Findings

The paper describes the process through which designing out crime was considered throughout the planning, design and development of the Queen Elizabeth Olympic Park.

Originality/value

The paper provides comment on the planning, design and development of the Queen Elizabeth Olympic Park from individuals who were involved in the planning, design and development of the Queen Elizabeth Olympic Park.

Details

Safer Communities, vol. 12 no. 4
Type: Research Article
ISSN: 1757-8043

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Article
Publication date: 14 August 2017

Laura Alexandra Brown and Manuel Cresciani

The Olympic Games is the largest sporting mega event of its type, with deep cultural and historical roots. The event is short lived compared to the lifespan of the…

Abstract

Purpose

The Olympic Games is the largest sporting mega event of its type, with deep cultural and historical roots. The event is short lived compared to the lifespan of the infrastructure required in host cities. The purpose of this paper is to examine models of adaptability in Olympic construction, using case studies in previous Olympic host cities of the Summer Olympic Games (Rome 1960, London 2012), to assess the impact of adaptability on future legacy.

Design/methodology/approach

A mixed methods approach (archival research, direct observation), was used in two case studies: Rome (Palazzetto dello Sport, Palazzo dello Sport), and London (London Olympic Velodrome, London Aquatics Centre). The case studies examined how adaptability was used in design to secure legacy.

Findings

In the selected case studies (Rome 1960, London 2012), adaptability has had a positive impact on the post-Games use of venues, all four of which remain in use today. However, there are multiple factors that contribute to post-Games legacy, and further research is necessary.

Research limitations/implications

Whilst some positive results were observed in this study, more research is necessary across a broader spectrum of sites and venues to make conclusive recommendations for architects designing for Mega Sporting events.

Social implications

The significance of this study to architectural practice, academia, and society is its potential to benefit future Olympic Games, International Olympic Committee policy, and be extended to other Mega Sporting events.

Originality/value

The originality of this research lies within its analysis of Olympic infrastructures and sustainability, of which there is a current lack of comparative studies in academic research.

Details

International Journal of Building Pathology and Adaptation, vol. 35 no. 4
Type: Research Article
ISSN: 2398-4708

Keywords

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Article
Publication date: 5 December 2018

Michael B. Duignan

London’s Candidature bid projected an irresistible legacy of lasting benefits for host communities and small businesses. Yet, local post-Games perspectives paint a…

Abstract

Purpose

London’s Candidature bid projected an irresistible legacy of lasting benefits for host communities and small businesses. Yet, local post-Games perspectives paint a contrasted picture – one of becoming displaced. This paper aims to draw on event legacy, specifically in relation to rising rents, threats to small business sustainability and impact on place development by empirically examining London’s local embryonic legacies forming across one ex-hosting Olympic community: Central Greenwich.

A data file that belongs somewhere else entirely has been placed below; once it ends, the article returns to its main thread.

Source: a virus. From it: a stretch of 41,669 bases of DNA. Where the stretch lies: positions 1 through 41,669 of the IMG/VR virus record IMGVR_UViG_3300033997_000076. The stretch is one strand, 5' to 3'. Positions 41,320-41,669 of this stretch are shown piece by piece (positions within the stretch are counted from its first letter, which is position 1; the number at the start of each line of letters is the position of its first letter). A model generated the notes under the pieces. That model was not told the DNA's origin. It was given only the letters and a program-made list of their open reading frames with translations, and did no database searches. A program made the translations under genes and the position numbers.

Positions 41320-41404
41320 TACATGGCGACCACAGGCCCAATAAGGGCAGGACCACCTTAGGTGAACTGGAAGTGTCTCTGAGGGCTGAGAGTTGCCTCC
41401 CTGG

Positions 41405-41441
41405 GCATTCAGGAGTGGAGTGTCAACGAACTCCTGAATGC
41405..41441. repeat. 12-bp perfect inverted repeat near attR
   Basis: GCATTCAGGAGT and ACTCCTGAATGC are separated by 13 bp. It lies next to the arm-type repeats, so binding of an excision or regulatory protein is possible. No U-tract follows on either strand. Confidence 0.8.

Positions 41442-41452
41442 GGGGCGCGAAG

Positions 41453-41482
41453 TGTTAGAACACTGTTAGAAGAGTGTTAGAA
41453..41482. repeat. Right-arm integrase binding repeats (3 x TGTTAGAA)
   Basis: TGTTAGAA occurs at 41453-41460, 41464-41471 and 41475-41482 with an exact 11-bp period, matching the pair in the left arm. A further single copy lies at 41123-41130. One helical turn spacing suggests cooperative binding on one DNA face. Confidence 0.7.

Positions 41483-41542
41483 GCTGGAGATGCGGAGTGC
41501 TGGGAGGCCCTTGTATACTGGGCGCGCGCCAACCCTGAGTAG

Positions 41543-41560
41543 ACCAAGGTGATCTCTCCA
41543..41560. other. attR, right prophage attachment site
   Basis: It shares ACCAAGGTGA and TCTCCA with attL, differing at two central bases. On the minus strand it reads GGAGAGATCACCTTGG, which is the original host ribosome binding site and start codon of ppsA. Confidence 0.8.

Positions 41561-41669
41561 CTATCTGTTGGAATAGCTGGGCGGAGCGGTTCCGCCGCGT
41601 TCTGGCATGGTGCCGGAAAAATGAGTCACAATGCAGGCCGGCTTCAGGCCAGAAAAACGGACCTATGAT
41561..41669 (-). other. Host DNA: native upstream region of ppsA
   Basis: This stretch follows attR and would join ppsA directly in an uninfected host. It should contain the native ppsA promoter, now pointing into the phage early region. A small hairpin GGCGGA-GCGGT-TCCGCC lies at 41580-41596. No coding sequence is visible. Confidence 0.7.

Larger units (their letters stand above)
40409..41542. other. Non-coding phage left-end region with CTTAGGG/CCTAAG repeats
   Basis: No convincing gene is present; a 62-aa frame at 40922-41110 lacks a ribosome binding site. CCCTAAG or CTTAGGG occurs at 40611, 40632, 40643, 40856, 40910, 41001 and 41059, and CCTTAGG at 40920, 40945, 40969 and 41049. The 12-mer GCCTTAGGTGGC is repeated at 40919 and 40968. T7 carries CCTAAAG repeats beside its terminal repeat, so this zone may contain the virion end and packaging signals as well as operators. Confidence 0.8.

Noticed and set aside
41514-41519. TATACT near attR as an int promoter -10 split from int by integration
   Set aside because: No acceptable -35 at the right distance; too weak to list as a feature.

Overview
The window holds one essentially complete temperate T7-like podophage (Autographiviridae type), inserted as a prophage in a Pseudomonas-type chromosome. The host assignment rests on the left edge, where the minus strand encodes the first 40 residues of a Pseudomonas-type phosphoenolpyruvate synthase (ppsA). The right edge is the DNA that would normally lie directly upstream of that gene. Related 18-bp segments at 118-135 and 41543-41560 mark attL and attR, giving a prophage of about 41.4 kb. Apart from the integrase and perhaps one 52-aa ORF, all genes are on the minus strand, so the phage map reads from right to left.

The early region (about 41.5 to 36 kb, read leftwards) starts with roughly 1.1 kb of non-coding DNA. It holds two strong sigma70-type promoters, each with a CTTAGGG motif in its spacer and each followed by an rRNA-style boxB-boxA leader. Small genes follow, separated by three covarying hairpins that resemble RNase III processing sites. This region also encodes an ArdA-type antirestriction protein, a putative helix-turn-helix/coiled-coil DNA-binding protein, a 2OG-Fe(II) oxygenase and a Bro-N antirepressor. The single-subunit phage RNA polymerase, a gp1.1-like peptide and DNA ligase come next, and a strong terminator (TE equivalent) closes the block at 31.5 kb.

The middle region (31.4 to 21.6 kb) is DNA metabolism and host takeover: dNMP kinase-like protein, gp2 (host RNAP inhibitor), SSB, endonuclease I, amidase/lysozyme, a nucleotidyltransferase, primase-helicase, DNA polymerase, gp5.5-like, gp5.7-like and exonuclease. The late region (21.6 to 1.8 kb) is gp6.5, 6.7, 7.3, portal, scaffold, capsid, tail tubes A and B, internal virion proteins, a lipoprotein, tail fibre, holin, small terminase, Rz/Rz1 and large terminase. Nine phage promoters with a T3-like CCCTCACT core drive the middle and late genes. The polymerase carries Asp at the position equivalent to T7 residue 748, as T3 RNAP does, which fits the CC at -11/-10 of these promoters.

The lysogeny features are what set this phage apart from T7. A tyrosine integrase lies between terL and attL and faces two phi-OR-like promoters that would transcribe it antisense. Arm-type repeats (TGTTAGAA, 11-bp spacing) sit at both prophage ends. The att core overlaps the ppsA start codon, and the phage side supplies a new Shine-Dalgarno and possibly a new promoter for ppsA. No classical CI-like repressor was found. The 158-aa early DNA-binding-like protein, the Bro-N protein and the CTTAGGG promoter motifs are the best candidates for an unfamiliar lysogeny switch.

Design/methodology/approach

In total, 43 interviews with local businesses (specifically, small retailers and hospitality businesses), local authorities, London-centric and national project actors and policymakers underpin analysis, supported by official London 2012 archival, documentary and media reports, were conducted to add texture and triangulate primary and secondary data sources.

Findings

Juxtaposing ex ante projections vs emerging ex post realities, this paper reveals a local legacy of small business failure fuelled by rising commercial rents and a wider indifference for protecting diverse urban high streets. Embroiled in a struggle to survive, and barely recognised as a key stakeholder and contributor to legacy, small businesses have and continue to become succeeded by a new business demographic in town: monochromatic global and national chains. Typifying the pervasive shift toward clone town spaces, this article argues that corporate colonisation displaces independent businesses, serves to homogenise town centres, dilute place-based cultural offer and simultaneously stunts access to a positive local development legacy. This paper argues that such processes lead to the production of urban blandscapes that may hamper destination competitiveness.

Originality/value

Examining event legacy, specifically local legacies forming across ex-host Olympic communities, is a latent, under-researched but vital and critical aspect of scholarship. Most event legacy analysis focuses on longer-term issues for residents, yet little research focuses on both local placed-based development challenges and small business sustainability and survival post-Games. More specifically, little research examines the potential relationship between event-led gentrification, associated rising rents and aforementioned clone town problematic. Revealing and amplifying the idiosyncratic local challenges generated through an in-depth empirically driven triangulation of key local business, policy, governmental and non-governmental perspectives, is a central contribution of this article missing from extant literatures. This paper considers different ways those responsible for event legacy, place managers and developers can combat such aforementioned post-Games challenges.

Details